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DIETARY SUPPLEMENT USE IN DISEASE PREVENTION IS A "CHEAP INSURANCE"

This article was originally published in The Tan Sheet

Executive Summary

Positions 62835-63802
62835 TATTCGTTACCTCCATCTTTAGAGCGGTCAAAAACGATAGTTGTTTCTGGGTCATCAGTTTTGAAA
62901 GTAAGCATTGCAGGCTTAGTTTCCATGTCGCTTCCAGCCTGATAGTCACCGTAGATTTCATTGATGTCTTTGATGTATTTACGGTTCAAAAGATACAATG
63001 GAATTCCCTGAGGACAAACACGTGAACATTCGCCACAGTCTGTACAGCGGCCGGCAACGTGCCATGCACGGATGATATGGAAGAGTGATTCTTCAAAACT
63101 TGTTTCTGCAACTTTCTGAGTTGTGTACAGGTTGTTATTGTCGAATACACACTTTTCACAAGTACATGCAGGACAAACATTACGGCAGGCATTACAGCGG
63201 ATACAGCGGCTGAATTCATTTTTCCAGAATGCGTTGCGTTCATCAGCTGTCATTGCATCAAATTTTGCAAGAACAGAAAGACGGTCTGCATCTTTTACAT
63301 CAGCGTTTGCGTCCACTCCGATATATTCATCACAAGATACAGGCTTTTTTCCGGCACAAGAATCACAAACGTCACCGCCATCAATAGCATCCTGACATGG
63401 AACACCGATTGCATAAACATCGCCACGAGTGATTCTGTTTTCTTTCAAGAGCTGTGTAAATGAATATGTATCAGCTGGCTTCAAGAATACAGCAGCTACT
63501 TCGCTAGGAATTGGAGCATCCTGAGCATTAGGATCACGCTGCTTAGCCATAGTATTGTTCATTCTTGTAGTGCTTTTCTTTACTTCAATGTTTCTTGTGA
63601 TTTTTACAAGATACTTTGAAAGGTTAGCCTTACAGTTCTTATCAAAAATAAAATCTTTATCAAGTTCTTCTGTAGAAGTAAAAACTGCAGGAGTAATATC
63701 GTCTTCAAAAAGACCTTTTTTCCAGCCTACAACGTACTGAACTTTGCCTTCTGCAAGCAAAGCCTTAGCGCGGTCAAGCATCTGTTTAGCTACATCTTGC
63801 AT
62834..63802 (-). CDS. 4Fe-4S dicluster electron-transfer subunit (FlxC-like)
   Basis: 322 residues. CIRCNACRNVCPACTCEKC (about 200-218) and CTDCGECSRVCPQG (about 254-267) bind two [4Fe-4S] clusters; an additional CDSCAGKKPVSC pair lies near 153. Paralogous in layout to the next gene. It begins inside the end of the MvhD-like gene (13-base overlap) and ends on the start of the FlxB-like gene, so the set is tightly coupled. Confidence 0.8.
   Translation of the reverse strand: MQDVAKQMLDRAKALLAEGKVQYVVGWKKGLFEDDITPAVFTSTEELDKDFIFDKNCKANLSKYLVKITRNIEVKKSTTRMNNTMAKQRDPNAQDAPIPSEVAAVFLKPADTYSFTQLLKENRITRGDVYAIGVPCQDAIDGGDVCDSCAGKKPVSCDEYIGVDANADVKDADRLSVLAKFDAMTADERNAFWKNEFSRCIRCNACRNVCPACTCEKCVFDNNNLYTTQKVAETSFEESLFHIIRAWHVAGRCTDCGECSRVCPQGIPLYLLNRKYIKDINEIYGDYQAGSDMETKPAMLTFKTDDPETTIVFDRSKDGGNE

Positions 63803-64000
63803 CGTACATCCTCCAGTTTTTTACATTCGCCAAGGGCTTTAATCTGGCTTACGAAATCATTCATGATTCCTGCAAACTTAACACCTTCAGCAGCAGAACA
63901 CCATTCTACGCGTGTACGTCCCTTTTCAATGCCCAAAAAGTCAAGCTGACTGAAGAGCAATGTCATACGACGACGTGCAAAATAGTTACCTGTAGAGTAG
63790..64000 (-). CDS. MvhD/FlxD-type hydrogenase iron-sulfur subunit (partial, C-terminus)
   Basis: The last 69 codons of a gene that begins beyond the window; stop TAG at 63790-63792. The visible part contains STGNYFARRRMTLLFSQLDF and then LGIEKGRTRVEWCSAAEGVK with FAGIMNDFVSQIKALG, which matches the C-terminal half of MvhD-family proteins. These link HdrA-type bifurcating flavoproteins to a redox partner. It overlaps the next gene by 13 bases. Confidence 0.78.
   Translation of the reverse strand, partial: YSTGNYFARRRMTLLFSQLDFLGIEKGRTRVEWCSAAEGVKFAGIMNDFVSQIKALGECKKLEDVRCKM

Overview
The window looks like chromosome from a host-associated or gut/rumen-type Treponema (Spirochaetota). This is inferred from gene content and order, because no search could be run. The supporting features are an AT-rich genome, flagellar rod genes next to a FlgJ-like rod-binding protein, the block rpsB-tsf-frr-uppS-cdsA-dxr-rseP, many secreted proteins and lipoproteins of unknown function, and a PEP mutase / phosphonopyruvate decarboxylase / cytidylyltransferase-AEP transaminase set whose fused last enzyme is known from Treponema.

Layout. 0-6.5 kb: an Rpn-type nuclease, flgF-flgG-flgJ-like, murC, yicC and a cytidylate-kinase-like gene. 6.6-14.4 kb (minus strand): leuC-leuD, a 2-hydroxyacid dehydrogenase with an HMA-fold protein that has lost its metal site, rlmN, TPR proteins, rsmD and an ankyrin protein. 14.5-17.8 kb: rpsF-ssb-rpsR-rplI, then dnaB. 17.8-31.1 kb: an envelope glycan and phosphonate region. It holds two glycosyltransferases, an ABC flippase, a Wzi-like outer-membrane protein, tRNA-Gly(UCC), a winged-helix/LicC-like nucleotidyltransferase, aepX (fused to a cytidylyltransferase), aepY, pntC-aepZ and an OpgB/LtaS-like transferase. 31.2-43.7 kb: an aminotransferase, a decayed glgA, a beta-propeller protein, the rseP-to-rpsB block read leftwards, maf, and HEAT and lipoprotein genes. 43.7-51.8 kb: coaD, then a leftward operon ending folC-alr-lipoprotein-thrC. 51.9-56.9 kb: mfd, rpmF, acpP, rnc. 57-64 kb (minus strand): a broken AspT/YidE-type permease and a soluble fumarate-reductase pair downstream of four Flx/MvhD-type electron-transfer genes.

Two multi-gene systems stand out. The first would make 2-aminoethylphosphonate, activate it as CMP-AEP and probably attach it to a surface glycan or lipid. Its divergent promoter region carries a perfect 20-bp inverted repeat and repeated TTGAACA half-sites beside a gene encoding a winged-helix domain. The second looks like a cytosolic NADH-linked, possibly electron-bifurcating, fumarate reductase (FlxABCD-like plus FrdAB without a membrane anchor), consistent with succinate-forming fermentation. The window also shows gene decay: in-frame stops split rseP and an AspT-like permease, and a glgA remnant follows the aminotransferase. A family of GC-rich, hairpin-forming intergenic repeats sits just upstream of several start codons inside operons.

DIETARY SUPPLEMENT USE IN DISEASE PREVENTION IS A "CHEAP INSURANCE" for certain illnesses, Gladys Block, PhD, University of California-Berkeley, suggested at the Fourth International Conference of Anticarcinogenesis and Radiation Protection in Baltimore on April 22. Block asserted that researchers should back away from the position that "you shouldn't take supplements. . . There really isn't evidence that antioxidant-like nutrients are harmful and maybe they're helpful." "In the context of our [escalating] health care costs," Block continued, we need to prevent cancer and other diseases. Dietary supplements are "a cheap insurance for preventing" these illnesses, she maintained. One of 10 participants at a "roundtable discussion" entitled, "Strategies for Cancer Prevention: Diet, Foods, Additives, Supplements and Drugs," Block did not favor dietary supplements as the most effective nutritional approach to cancer and disease prevention: "I think we should be moving toward fortifying the food supply" with antioxidant nutrients, she argued. "There are lots of things in fruits and vegetables that you can't get in a pill and never will get in a pill," she declared. A former National Cancer Institute employee, Block acknowledged the benefits of the American Cancer Society's recommendation to consume five servings of fruits and vegetables each day as a legitimate chemopreventive measure. She warned, however, that since "only 9% of the population on any given day has that five servings of fruits and vegetables," it is a "public health mistake to say, 'That's the only way to go.'" Fortification of the food supply could augment the ACS suggestion, Block indicated. Kathy Helzlsouer, MD, Johns Hopkins School of Hygiene & Public Health, agreed with Block that dietary supplements would play only a limited role in the prevention of cancer and noted that supplements did not "compensate" for poor eating habits. A March 1993 report issued by the research committee of the Institute of Food Technologists included a study that echoed the opinions of the roundtable panelists: "Not only does absorption of nutrients occur more favorably in the presence of the myriad of components in foods that are typically absent from supplements, but also emerging research findings indicate that non-nutritive substances in food, such as fiber, have beneficial effects on health." All of the panel members supported the view that vitamin C, vitamin E, beta carotene and antioxidants provide chemopreventive benefits. However, most of the panel did not believe that currently available data were sufficient to recommend chemopreventive health claims for those nutrients. "How much proof do we need in order to reach the point where we can take some public health action?" Block asked. "The epidemiology is extremely impressive." Regarding clinical data supporting chemopreventive health claims, she noted, "I very much approve, . . . but they will give us a small number of limited and specific answers to limited and specific questions." For example, "most of the beta carotene studies are being done with 30 mg of beta carotene. It won't tell us anything about 10 mg of beta carotene or levels that are achievable in diet. It won't tell us anything about combinations," she argued. Lee Wattenberg, MD, American Association for Cancer Research president and a professor at the University of Minnesota, offered general support for additional research on the potential chemopreventive benefits of nutritionals. "I think that when these recommendations are made they should be tested just the way we would test a . . . medicinal," he said. "I don't think these recommendations should just be thrown out to the public and say, 'Look, this is good,' without conducting controlled trials."
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